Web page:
Privately held Mitotix Inc., with expertise in molecularregulators of cell division, signed its first major corporatecollaboration with DuPont Merck Pharmaceutical Co.worth a potential $55 million for development of anti-cancer drugs.

Tom Needham, manager of business development forMitotix, said the three-year-old Cambridge, Mass., start-up company will receive an up-front equity investmentand four years of research funding totaling $17 million.

The equity investment, Needham said, accounts for morethan half of the $17 million and will give DuPont Merck,of Wilmington, Del., less than a 15 percent stake.

Mitotix could receive another $38 million in productdevelopment milestones and additional research funds.The latter amount is tied to an option DuPont Merck hasfor extending the collaboration after four years.

The deal also included a commitment from Mitotix'scurrent venture capital investors to make a combined $3million equity investment.

Mitotix Chairman William Helman, of GreylockManagement Corp., in Boston, said that in addition to hisfirm, major investors include Mayfield Fund, of SanFrancisco, and J.H. Whitney and Venrock Associates,both of New York.

Helman, who led the effort to form Mitotix in 1992, saidthe company has raised more than $23 million in venturecapital.

Helman said Mitotix had several options forcollaborators, but considered DuPont Merck _ a jointventure between DuPont Corp., of Wilmington, Del., andMerck & Co., of Whitehouse Station, N.J. _ the mostcommitted partner.

The deal gives DuPont Merck exclusive rights to usecertain cyclin-dependent kinases (Cdks) discovered orlicensed by Mitotix as targets for potential drugs. Cdks,or cyclins, are cell division regulating enzymes, which arealtered in cancer cells. Cdk4/cyclin D and Cdk2/cyclin E,which involve different pathways in the cell divisioncycle, will be the main focus of the cancer drug discoveryeffort.

Muzammil Mansuri, vice president of drug developmentfor Mitotix, said the research initially will targetCdk4/cyclin D and the p16 tumor suppressor gene. Whenthe latter isn't working properly, the former promotesuncontrolled cell growth. High expression of cyclin D hasbeen found in breast, colon and esophageal cancers andlymphomas.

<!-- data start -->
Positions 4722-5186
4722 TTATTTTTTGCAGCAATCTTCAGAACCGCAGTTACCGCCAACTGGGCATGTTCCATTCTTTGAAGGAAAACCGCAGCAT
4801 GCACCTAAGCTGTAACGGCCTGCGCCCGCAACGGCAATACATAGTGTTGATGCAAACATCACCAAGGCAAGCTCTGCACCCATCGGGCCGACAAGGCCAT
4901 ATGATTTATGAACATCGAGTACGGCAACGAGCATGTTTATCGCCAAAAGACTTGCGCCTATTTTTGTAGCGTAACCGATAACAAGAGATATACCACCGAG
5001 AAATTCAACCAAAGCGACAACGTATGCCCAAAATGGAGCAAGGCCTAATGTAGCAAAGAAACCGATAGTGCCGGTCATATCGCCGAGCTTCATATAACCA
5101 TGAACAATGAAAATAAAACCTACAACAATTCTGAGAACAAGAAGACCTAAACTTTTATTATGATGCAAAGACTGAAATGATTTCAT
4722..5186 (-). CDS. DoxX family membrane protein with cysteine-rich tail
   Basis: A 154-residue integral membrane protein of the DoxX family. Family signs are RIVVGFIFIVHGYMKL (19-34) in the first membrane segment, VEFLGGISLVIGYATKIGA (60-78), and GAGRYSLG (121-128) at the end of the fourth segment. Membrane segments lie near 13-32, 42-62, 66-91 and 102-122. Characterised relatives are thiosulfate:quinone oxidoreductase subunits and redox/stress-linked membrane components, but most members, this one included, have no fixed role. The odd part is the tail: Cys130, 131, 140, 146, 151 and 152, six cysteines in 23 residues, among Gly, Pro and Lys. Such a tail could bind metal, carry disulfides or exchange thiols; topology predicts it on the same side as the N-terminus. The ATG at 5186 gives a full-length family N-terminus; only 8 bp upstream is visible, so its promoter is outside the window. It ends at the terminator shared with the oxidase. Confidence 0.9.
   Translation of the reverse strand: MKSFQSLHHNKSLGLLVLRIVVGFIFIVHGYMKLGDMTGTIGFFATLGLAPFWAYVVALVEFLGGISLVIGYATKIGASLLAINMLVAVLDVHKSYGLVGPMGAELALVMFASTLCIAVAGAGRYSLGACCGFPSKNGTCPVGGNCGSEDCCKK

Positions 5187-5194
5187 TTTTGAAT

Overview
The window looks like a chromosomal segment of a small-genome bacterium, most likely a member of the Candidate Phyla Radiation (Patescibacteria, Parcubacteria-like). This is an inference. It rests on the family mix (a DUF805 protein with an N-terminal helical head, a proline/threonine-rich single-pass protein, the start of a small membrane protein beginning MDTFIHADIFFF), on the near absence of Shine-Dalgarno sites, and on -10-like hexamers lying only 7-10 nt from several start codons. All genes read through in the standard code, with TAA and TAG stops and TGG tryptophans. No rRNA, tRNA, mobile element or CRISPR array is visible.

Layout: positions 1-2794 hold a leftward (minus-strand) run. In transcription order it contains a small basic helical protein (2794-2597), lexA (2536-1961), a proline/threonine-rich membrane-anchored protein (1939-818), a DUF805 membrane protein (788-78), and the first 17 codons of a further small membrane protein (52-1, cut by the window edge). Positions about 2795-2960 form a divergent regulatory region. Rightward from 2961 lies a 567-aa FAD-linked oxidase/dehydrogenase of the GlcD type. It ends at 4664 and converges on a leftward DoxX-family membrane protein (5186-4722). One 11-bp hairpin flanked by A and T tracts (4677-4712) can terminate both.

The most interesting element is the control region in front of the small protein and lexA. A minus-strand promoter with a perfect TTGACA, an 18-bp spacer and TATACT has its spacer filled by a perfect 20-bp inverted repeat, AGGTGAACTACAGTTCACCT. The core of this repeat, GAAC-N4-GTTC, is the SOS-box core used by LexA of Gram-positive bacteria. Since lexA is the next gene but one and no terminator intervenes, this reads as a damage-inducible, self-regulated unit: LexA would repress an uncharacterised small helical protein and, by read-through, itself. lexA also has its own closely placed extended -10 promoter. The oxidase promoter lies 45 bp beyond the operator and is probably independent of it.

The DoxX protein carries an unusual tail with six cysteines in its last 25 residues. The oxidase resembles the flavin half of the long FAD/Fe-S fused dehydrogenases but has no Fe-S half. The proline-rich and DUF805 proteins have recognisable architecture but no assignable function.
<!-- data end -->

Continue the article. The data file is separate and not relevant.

Mitotix has developed screens for assessing the ability ofDuPont Merck's compounds to act either as inhibitors ofthe cyclins or imitate the p16 tumor suppressing activity.

Mansuri estimated it will take several years before acompound is ready to enter clinical development.

In the agreement, DuPont Merck has exclusive rights tothe Cdk4/cyclin D target in cancer and all other potentialindications. The pharmaceutical company only has rightsto use the Cdk2/cyclin E target and certain other Cdks forcancer drugs. It also will be able to commercializeradiopharmaceutical diagnostics based on the Cdks.

Mitotix has rights to non-cancer indications forCdk2/cyclin E and Cdks other than Cdk4/cyclin E that arepart of the collaboration. It also has an option to co-promote drugs with DuPont Merck in the U.S. Mitotixretains rights to the Cdks for therapeutics based on genetherapy and antisense technology and will receiveroyalties on all drug sales.

The collaboration with DuPont Merck includes a separateresearch agreement based on the p53 tumor suppressorgene, but terms were not disclosed. n

-- Charles Craig

(c) 1997 American Health Consultants. All rights reserved.